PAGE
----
The World According to Barry

Barry Diller isn’t one to dodge questions. The IAC CEO took an early opportunity during an onstage interview at South by Southwest Interactive to give a blunt assessment of the high profile effort of Tina Brown to create a digital publishing powerhouse with the Daily Beast. Its combination with Newsweek, Diller said in an interview here, has “six to eight months” to prove itself. At this point, the Daily Beast backer said, “I don’t know if this experiment to fuse these things together will work.” Diller held forth candidly on a variety of other topics.

  • News Corp’s decision to make The Daily available only for iPad: “That doesn’t seem to me like a contemporary product.”
  • The current high valuations for technology companies: “There’s something of a false market but I don’t think that matters in the long run. All the money that’s going to be lost will be by people who can afford to lose it. So who cares?”
  • The old nostrum that content is king: “ [Viacom CEO] Sumner Redstone in his dotage invented this content is king thing because he had content and wanted to be king.”
  • Change coming to the media world: “The entertainment world doesn’t want things to change.”
  • The future of TV: “There’s going to be so much creative destruction over the next few years. In three years you’ll have Internet television to be out there and accessed by everybody. Anyone with an idea and some backing can find an audience.”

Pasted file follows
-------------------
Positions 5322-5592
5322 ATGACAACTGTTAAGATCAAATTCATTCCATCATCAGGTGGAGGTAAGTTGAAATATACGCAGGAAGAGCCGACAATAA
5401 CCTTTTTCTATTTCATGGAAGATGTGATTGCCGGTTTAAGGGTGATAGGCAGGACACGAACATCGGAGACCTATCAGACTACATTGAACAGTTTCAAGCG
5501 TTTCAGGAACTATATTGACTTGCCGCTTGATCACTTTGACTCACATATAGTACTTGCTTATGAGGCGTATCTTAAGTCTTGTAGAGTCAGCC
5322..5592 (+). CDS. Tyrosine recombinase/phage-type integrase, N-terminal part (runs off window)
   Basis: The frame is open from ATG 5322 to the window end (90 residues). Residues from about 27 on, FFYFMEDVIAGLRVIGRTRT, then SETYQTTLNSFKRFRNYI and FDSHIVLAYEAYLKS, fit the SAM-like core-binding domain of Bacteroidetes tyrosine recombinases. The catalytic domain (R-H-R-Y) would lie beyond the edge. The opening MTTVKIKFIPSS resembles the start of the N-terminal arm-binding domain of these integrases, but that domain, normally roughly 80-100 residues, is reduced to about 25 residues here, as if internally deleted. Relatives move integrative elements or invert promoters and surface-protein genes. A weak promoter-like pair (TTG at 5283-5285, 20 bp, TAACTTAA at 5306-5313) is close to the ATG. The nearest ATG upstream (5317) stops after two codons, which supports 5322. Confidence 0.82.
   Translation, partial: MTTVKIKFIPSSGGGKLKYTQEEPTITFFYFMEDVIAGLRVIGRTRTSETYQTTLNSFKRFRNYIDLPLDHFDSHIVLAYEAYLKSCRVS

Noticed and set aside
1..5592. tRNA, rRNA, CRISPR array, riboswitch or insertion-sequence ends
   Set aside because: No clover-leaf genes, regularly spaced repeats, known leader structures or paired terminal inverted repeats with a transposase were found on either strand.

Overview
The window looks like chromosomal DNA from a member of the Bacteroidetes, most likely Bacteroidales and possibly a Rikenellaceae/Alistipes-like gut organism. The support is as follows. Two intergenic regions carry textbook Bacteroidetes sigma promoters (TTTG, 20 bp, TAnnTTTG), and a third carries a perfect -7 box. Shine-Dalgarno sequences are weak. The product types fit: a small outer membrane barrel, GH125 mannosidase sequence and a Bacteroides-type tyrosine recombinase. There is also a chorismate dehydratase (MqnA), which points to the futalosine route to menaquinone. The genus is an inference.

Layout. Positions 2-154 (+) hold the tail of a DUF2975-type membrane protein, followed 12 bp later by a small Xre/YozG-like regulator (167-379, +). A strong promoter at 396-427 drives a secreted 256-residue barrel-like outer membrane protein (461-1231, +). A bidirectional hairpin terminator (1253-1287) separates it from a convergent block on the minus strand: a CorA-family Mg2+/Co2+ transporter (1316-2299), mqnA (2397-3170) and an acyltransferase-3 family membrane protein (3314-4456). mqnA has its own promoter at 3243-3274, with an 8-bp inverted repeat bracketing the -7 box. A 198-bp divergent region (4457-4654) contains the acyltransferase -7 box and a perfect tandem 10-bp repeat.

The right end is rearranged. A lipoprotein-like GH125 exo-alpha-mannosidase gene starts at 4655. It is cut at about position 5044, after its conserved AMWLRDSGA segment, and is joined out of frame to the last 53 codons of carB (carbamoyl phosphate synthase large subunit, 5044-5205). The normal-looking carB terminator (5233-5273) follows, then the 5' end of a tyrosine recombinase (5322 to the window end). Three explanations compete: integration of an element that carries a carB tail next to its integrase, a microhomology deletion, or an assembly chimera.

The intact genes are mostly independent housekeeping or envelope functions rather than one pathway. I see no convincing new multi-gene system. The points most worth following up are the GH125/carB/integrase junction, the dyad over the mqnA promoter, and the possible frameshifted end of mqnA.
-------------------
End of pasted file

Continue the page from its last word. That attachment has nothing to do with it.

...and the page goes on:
• Movie studios’ uneasy relationship with Netflix: “They sowed the seeds of their destruction. They’re going to try to kill Netflix.”
Diller also revealed that he’s been crash prone both times he rode Segways, including a tour of Austin. One other tidbit: his wife, the designer Diane von Furstenberg, is an avid Angry Birds player, reaching level four on the game. “Things are changing fast,” Diller noted.

More in Media

NewFronts Briefing: Samsung, Condé Nast, Roku focus presentations on new ad formats and category-specific inventory

Day two of IAB’s NewFronts featured presentations from Samsung, Condé Nast and Roku, highlighting new partnerships, ad formats and inventory, as well as new AI capabilities.

The Athletic to raise ad prices as it paces to hit 3 million newsletter subscribers

The New York Times’ sports site The Athletic is about to hit 3 million total newsletter subscribers. It plans to raise ad prices as as a result of this nearly 20% year over year increase.

NewFronts Briefing: Google, Vizio and news publishers pitch marketers with new ad offerings and range of content categories

Day one of the 2024 IAB NewFronts featured presentations from Google and Vizio, as well as a spotlight on news publishers.